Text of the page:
They tried to sign former Scotland and World Cup star Roy Aitken, who had played for Glasgow Celtic but at the time was with Newcastle United.
The 32 year old actually signed for Glenavon at Aldergrove airport after a cloak and dagger operation which included the player being kept incognito when he appeared that afternoon at an Irish League game with Linfield.
“We have worked very hard on this and the prospect of Aitken playing in the final has caused a buzz of excitement throughout Irish football,” said Glenavon chairman Bert Megarrell.
So much so, in fact, that queues formed at Mourneview Park on the Monday night when stand tickets for the match went on sale.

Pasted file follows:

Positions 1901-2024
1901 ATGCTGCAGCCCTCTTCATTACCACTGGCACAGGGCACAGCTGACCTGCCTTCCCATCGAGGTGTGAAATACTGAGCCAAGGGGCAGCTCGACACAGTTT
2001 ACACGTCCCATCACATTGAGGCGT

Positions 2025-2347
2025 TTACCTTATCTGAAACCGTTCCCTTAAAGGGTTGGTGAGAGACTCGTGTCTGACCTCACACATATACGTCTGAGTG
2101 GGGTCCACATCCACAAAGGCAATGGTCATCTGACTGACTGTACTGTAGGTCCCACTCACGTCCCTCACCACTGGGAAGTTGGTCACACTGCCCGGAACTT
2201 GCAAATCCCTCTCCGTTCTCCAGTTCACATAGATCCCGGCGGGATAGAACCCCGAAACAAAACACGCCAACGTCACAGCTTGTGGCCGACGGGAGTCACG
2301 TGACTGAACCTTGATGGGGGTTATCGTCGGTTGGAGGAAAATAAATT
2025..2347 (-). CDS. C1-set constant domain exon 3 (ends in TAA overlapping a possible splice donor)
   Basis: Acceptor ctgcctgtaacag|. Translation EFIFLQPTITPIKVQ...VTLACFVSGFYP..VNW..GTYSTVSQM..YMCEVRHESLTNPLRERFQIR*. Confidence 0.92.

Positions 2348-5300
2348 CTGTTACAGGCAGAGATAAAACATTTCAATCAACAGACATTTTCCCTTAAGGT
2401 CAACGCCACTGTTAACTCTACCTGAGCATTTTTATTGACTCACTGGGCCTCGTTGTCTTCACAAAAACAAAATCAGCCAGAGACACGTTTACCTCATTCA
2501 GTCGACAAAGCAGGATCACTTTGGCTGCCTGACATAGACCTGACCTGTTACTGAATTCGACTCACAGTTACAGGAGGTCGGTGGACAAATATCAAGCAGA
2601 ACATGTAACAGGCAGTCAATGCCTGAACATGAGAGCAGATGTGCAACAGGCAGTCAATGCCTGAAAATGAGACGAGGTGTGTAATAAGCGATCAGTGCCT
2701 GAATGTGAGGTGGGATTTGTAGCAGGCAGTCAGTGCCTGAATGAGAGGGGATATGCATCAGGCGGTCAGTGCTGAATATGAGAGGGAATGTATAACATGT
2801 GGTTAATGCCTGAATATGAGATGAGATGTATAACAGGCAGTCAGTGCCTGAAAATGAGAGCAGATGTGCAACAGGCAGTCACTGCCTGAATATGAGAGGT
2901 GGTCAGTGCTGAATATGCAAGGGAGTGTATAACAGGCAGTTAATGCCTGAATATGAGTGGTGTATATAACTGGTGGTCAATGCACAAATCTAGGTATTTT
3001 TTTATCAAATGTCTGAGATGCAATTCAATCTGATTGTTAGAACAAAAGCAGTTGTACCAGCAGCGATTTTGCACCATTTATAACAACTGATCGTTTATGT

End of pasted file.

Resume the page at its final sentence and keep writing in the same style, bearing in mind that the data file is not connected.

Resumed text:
“The interest Roy has engendered is phenomenal. It will be a shattering blow if it all turns sour now,” added Mr Megarrell.
However the Aitken deal did not go through and Glenavon went into the 1991 final without the player who was capped 56 times for Scotland.
Nevertheless the final - the first derby final in 67 years - created a huge interest in the town.
And it was another Scottish man who made the headlines as Stevie Cowan grabbed both goals in Portadown’s 2-1 victory. Glenn Ferguson scored for the Blues.
Despite losing the Glenavon fans enjoyed a great day and their support and behaviour was praised.
One fan who contacted the ‘MAIL’ said: “I have to say as a lifelong supporter of Glenavon I was proud to be wearing my blue and white when I watched the majority of our fans remain after the final whistle to applaud and congratulate the Portadown players, as well as console our own deserved players.
“Although we did not bring the cup back to Mourneview in the memory of Wilfie Geddis, I know he would have been proud of his club and supporters.”